The pad thai was a little on the sweet side, but otherwise I thought it was a fairly good version of the dish. I would’ve liked a little more acid and a little less sweetness, but overall quite impressive.

Their appetizers were less successful. The stuffed chicken wings were quite average, with the filling lacking any definitive character. The most disappointing though, was the grilled pork. Perhaps it was inevitable (and unfair) that we compared this to the grilled pork neck from Two Fat Men. This was pretty much the antithesis of Two Fat Men’s stellar version of the dish – no smoky grilled flavour, lean and dry pork, and a dipping sauce that was lacklustre and had absolutely no discernible flavour.

There’s some potential, given that 50% of the dishes we had were pretty good. Unfortunately it’s just left me with a craving for Two Fat Men’s grilled pork.

A says:

Decent food. But not exactly great. I guess the lack of a condiment tray in a thai joint is an indicator of how good the food will be. The thai iced tea rocked though. And I wouldn’t mind a revisit.

Porn’s Sexy Thai Food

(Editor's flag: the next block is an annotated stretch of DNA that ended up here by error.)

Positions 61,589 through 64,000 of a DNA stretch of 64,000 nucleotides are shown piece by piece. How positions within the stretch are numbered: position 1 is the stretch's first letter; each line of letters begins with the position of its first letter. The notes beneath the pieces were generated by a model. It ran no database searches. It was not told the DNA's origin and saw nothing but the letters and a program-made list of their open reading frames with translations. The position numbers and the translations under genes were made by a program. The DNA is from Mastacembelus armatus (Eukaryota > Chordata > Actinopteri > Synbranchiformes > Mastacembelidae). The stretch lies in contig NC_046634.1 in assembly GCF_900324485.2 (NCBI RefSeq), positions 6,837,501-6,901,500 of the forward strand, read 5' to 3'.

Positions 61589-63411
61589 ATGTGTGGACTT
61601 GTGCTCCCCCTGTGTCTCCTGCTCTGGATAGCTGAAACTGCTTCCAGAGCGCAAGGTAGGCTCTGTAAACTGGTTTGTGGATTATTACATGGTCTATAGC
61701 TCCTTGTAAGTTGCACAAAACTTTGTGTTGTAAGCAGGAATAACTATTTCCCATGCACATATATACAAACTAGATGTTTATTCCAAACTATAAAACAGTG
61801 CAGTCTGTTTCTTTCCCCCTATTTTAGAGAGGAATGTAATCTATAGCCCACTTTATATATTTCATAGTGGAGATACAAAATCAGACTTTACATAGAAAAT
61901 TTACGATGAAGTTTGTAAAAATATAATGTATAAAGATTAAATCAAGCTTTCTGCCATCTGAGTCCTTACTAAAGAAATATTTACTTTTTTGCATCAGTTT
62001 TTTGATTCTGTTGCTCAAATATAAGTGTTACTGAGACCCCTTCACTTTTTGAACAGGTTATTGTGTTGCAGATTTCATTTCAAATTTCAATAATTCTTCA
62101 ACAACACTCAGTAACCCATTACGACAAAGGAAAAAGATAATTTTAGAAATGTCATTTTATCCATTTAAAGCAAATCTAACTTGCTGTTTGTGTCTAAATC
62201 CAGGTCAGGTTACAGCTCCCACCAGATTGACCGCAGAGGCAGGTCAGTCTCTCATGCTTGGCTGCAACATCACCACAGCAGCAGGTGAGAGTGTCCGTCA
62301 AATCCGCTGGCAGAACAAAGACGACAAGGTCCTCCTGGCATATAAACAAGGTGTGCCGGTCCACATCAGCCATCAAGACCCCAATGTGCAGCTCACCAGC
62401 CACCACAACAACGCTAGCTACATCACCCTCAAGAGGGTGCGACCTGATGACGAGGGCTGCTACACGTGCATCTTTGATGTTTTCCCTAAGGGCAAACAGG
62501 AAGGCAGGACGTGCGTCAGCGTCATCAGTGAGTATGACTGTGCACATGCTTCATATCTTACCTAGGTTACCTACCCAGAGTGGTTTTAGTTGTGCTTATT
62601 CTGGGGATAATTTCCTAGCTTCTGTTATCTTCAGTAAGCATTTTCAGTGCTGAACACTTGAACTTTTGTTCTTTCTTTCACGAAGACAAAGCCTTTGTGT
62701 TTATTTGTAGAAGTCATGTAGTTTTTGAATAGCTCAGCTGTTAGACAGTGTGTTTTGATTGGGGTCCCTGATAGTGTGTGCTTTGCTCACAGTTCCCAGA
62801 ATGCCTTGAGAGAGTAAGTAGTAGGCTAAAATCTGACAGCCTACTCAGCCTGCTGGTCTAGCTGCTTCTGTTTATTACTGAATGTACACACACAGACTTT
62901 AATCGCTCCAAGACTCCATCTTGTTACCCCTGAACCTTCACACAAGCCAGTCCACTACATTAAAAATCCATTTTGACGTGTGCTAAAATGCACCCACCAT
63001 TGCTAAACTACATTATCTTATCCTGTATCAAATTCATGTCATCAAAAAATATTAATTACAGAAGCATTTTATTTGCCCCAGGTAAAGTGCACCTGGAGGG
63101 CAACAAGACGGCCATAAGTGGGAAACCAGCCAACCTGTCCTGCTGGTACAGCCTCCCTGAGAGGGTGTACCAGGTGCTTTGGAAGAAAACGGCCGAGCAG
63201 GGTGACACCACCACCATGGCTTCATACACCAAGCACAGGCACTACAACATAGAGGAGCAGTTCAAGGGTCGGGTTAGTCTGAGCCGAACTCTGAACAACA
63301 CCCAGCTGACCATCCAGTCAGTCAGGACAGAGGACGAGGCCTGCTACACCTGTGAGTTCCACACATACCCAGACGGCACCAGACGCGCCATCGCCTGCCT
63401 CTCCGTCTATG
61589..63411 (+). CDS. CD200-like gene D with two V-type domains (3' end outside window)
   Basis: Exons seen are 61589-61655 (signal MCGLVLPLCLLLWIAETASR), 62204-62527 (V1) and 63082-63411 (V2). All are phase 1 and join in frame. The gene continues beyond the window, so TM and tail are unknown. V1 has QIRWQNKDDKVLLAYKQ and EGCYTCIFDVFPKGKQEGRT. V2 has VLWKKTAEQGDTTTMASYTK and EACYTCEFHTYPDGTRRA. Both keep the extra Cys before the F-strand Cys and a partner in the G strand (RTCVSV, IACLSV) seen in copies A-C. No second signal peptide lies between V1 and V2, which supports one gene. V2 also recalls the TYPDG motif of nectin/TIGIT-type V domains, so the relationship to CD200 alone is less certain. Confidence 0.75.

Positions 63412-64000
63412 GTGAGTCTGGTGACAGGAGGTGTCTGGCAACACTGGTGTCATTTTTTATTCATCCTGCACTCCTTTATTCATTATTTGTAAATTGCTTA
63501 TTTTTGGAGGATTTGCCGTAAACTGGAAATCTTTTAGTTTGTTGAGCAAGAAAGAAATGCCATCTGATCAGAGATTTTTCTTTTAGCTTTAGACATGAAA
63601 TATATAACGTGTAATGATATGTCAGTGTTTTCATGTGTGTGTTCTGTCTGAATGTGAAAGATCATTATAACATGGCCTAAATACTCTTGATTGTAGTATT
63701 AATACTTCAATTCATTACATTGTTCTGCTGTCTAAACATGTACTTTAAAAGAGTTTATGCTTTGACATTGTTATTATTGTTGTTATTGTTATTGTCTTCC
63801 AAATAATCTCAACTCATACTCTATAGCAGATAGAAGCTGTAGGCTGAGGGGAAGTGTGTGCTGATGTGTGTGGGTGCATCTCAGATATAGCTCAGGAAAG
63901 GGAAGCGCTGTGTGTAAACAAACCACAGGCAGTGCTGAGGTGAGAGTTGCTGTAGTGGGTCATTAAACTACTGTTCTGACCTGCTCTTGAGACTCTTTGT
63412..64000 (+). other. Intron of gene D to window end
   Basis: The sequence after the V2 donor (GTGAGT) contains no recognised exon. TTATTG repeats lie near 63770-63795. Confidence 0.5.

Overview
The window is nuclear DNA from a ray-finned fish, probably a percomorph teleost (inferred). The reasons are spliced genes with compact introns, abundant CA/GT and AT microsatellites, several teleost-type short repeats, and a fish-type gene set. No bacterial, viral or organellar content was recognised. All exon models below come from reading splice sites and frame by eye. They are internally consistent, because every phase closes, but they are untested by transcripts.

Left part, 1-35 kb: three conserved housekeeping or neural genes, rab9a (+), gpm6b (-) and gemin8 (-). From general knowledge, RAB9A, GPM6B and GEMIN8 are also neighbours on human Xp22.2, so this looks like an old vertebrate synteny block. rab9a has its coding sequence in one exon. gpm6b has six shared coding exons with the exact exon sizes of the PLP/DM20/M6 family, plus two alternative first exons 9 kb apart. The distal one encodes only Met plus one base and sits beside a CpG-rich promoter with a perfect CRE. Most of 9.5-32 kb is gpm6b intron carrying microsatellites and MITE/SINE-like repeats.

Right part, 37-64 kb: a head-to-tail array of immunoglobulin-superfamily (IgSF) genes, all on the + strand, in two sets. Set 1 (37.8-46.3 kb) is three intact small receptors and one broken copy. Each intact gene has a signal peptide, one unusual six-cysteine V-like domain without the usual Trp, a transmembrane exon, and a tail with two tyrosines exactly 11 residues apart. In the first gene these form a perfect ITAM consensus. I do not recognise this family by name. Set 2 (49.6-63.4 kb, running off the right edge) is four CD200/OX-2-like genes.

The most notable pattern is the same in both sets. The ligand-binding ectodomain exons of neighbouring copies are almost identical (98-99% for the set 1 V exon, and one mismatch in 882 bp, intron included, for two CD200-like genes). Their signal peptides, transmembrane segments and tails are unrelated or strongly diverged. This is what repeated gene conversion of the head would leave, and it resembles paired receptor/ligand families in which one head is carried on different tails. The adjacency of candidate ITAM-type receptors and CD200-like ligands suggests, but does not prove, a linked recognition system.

1 Vista Exchange Green
#02-09 Star Vista
Tel: 6694-3501
Open daily: 11 am to 10 pm

Friday, October 26, 2012

Toby’s Estate

C says:

Another independent coffee joint in the Robertson Quay area, Toby’s Estate is far from new but coming to the area for brunch on a weekend is just too manic. We made our way there on a weekday mid morning on a day off, and surprisingly the area was still pretty crowded.

The lunch is only served from 11 am, and consists mostly of sandwiches and wraps. We ordered off their breakfast menu instead – a smoked salmon Eggs Benedict with an espresso hollandaise, and a regular full breakfast.

I couldn’t fault either of them. They were both perfectly acceptable versions of the dishes, but neither of them would make me travel all the way to Robertson Quay. The espresso hollandaise was interesting, but maybe a tad gimmicky.

A had a cappuccino and I tried the Gibraltar Latte, described on the menu as the big brother of a Piccolo Latte. Both coffees were very complex, the cappuccino more pleasantly so. I found the Gibraltar a bit too intense for my fairly pedestrian coffee palate. To me it tasted almost alcoholic, though A vehemently disagreed.

I would come back here for the coffee if we were in the area, but not for a full meal.

Also, parking’s a bitch. Unlike Kith where you can park in the Watermark Condo, Toby’s Estate is located at a condo called 8 Rodyk, which doesn’t allow parking for non-residents. The nearest parking are the parallel lots along Mohamed Sultan Road, which are a bit too much of a palaver just for a cup of coffee, albeit a really good one.